While nothing obliged him to do so, the company owner went as far as setting up a file with the AMF, France's stock market regulator which oversees this type of transaction. Seeking the market regulator stamp is optional, but when issued, it gives guarantees to those buying tokens.

screenshot of the typo that revealed the Air Next scam

The infamous typo that brought the Air Next scam down

compta online

Raising Initial Coin Offering 

Then, on Sept. 30, the AMF issued an alert, by way of a press release, on the risks of fraud associated with the ICO, as it suspected some documents to be forgeries. A few hours before that, Air Next had just brought forward by several days the date of its tokens pre-sale.

For employees of the new company, it was a brutal wake-up call. They quickly understood that they had been duped, that they'd bet on the proverbial house of cards. On the investor side, the CEO didn't get beyond an initial fundraising of 150,000 euros. He was hoping to raise millions, but despite his failure, he didn't lose confidence. Challenged by one of his employees on Telegram, he admitted that "many documents provided were false", that "an error cost the life of this project."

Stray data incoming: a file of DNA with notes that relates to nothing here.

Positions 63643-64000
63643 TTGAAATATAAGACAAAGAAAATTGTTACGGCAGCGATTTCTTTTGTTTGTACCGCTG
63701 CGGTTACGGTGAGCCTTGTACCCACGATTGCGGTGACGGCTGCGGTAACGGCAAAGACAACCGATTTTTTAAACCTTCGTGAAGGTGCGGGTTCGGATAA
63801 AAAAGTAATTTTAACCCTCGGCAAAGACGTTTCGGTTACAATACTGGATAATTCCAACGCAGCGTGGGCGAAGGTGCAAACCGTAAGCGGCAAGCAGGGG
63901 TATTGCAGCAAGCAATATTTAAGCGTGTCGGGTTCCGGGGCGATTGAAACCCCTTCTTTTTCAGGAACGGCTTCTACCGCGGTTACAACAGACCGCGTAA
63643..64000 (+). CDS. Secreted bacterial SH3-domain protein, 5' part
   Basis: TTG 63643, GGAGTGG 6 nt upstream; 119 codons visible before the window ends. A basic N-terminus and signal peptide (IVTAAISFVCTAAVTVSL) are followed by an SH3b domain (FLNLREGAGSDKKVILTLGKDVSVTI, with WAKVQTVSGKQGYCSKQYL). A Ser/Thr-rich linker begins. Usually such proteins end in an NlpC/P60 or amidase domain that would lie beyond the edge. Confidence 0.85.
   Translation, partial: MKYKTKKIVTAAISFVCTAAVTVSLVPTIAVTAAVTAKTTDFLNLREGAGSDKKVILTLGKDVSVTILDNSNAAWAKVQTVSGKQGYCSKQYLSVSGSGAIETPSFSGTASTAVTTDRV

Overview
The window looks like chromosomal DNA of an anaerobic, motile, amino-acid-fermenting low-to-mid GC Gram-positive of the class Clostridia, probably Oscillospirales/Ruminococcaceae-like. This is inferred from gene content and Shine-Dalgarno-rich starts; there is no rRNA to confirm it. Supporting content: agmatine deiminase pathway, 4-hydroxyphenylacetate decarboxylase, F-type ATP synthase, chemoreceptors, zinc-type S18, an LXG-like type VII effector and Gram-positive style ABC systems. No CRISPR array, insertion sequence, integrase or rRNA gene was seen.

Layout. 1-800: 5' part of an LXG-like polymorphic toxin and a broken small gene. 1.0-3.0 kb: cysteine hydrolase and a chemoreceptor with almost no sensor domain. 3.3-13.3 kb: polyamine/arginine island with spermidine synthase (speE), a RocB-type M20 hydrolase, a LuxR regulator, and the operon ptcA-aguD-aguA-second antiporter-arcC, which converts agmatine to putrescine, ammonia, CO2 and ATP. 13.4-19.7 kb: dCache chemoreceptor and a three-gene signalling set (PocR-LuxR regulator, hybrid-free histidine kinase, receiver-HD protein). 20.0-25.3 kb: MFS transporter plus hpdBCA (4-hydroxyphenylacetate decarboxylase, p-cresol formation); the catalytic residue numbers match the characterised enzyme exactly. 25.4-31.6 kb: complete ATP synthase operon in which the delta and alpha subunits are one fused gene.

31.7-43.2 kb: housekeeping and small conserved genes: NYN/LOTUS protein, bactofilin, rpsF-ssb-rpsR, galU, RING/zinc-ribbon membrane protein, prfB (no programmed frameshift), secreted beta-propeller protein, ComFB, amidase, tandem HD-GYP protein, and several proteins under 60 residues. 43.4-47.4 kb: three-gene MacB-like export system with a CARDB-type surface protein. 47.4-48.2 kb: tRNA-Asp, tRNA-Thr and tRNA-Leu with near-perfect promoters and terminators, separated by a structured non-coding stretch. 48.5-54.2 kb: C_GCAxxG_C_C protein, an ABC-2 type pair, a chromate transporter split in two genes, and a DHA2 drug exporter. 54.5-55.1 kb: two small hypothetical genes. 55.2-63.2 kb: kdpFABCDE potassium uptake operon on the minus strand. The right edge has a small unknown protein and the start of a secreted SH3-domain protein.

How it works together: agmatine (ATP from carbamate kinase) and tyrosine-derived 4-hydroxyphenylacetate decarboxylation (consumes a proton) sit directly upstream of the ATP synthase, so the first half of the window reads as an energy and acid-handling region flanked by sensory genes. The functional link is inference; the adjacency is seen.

What was the "error" he was referring to? A typo in the name of the would-be bank backing the startup. A very small one, at the bottom of the page of the false bank certificate, where the name "Edmond de Rothschild" is misspelled "Edemond".

Finding culprits 

Before the AMF's public alert, websites specializing in crypto-assets had already noted certain inconsistencies. The company had declared a share capital of 1 billion euros, which is an enormous amount. Air Next's CEO also boasted about having discovered bitcoin at a time when only a few geeks knew about cryptocurrency.

Employees and investors filed a complaint. Failing to find the general manager, Julien Leclerc — which might also be a fake name — they started looking for other culprits. They believe that if the Paris Commercial Court hadn't registered the company, no one would have been defrauded.

Beyond the handful of victims, this case is a plea for the implementation of more secure procedures, in an increasingly digital world, particularly following the pandemic. The much touted ICO market is itself a victim, and may find it hard to recover.